DRM key to Linux’s consumer success? | CNET News.com

DRM key to Linux’s consumer success? | CNET News.com

“The consequences of Linux not supporting DRM would be that fixed-purpose consumer electronics and Windows PCs would be the sole entertainment platforms available,” Ayars said. “Linux would be further relegated to use in servers and business computers, since it would not be providing the multimedia technologies demanded by consumers.”

How about the DRM using content providers will be relegated to use by teen agers and grandmas because they aren’t providing their content in a usable form demanded by knowledgable and educated consumers?

George Greve’s response:

“Apple iTunes allows people to burn their tracks on regular CDs, which can then be re-encoded and file-shared easily–so is better described as ‘digital inconvenience management’ only. eMusic.com offers clean audio tracks without any restrictions. No DRM platform comes close to either of these in popularity.”

“So fortunately, it is up to the consumer to decide what the consumer market wants. And its answer is clear: It does not want DRM!” he said. “The sooner we bury the foolish notion of putting each and every use of a computer under control of the media industry, the sooner we can start looking for real alternatives.”

One thought on “DRM key to Linux’s consumer success? | CNET News.com”

  1. Here’s an excellent example of what it’s going to take to kill DRM — a popular artist who’s willing to buck the entertainment cartel in a big way:

    Sun Apr 9, 2006

    BERLIN (Reuters) – A new mobile phone that includes a link into Robbie Williams’ Web site and plays his songs is another step in a “digital revolution” that the recording industry must take advantage of, not spurn, his manager said.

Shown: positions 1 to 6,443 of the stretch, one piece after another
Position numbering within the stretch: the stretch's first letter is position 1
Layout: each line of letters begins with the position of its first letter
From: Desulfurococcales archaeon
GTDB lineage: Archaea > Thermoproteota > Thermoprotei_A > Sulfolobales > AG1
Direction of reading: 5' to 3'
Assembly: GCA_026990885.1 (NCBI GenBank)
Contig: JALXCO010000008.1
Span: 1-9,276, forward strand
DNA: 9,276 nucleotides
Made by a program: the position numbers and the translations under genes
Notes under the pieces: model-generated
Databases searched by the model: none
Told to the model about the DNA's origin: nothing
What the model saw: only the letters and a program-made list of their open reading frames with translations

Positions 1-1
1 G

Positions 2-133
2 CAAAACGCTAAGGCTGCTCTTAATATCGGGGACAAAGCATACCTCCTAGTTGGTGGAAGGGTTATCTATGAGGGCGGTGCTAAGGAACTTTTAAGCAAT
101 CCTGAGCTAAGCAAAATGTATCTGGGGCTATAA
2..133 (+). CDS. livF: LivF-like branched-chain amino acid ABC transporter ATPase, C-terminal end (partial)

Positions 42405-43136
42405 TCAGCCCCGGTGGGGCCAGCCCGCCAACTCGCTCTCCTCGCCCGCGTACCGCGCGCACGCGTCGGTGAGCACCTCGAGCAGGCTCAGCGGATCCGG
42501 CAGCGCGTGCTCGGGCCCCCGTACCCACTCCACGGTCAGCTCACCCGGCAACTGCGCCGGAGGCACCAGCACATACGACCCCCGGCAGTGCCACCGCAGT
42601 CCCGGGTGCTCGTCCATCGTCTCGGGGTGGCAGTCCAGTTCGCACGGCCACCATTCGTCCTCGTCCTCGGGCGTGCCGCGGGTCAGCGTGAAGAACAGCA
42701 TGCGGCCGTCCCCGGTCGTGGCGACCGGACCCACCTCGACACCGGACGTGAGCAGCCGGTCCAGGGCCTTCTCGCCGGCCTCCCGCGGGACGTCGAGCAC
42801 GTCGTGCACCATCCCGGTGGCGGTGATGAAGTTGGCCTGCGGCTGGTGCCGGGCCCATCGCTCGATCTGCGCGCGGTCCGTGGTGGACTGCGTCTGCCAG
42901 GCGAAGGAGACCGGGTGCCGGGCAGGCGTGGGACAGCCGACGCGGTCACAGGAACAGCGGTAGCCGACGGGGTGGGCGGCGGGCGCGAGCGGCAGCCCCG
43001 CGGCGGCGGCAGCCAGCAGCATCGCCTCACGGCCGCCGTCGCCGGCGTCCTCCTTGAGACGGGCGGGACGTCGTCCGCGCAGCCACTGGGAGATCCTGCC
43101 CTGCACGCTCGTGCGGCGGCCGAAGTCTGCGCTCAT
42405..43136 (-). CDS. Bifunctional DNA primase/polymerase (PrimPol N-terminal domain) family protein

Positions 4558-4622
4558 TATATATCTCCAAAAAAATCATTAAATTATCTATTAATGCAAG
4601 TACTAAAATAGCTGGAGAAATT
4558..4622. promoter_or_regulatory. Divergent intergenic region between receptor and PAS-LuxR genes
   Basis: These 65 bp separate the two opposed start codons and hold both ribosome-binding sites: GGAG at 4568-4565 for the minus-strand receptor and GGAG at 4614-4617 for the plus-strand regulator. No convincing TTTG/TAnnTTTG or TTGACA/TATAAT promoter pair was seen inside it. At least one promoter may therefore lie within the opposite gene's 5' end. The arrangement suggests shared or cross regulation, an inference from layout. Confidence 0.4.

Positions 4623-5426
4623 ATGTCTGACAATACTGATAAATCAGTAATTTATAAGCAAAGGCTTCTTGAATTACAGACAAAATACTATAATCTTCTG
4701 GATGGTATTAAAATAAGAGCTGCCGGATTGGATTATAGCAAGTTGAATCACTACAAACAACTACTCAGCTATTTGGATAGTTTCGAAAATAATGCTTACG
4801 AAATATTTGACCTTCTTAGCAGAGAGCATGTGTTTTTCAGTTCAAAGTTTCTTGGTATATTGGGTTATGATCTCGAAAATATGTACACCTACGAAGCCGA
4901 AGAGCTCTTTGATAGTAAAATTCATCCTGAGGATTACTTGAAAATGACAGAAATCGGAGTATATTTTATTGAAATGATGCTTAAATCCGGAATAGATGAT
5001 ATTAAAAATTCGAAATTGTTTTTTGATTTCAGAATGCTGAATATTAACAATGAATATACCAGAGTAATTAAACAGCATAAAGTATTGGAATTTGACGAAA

Williams, one of Europe’s most successful entertainers, has angered music industry executives in the past by praising internet piracy, once even calling it a “great idea”.

    In an interview ahead of the British pop singer’s world tour, which starts on Monday, his manager Tim Clark said the industry should classify digital music seekers as customers, not criminals.

    Defending the piracy comments, Clark said: “The recording companies are taking a big stick to people who are not criminals at all.

    “What Williams means is that if we can’t provide the fans with the wherewithal to do it (download) legally, frankly it’s our fault and not theirs. If they’re not providing the carrots, they’re leaving it to others who will.”

    Clark said Williams, who in October live-streamed a Berlin concert to 100,000 mobile phones, wanted to push the “digital revolution” further. He said the new phone made with T-Mobile and Sony Ericsson was just another step toward that aim.

    “Digital sales are a reality — it’s clear that the physical sales (of music) are dropping at double-digit percentage rates,” said Clark, one of Williams’ two managers, when asked why the star was teaming up with firms outside the recording industry.

    “Digital sales already mean a great deal in places like Korea and Japan. We want to be involved because people like T-Mobile and Sony will have a huge influence on how music is distributed. We need to be involved to have some influence.

    “It’s about being part of that future,” he added. “Even though there might be some drawbacks now — some people say the quality of compressed music is not as good as CDs. They are right, but that will improve dramatically over time.”

    The “Walkman” phone to be unveiled on Monday contains Williams’ music and live video clips, and links to his Web site.

    Williams, 32, launches his five-month world tour in Durban, South Africa. Encompassing 40 concerts in 14 countries, it is his first tour in three years, and entered the Guinness book of world records for the fastest-selling concert after 1.6 million tickets worth $187 million sold out in hours on November 19.

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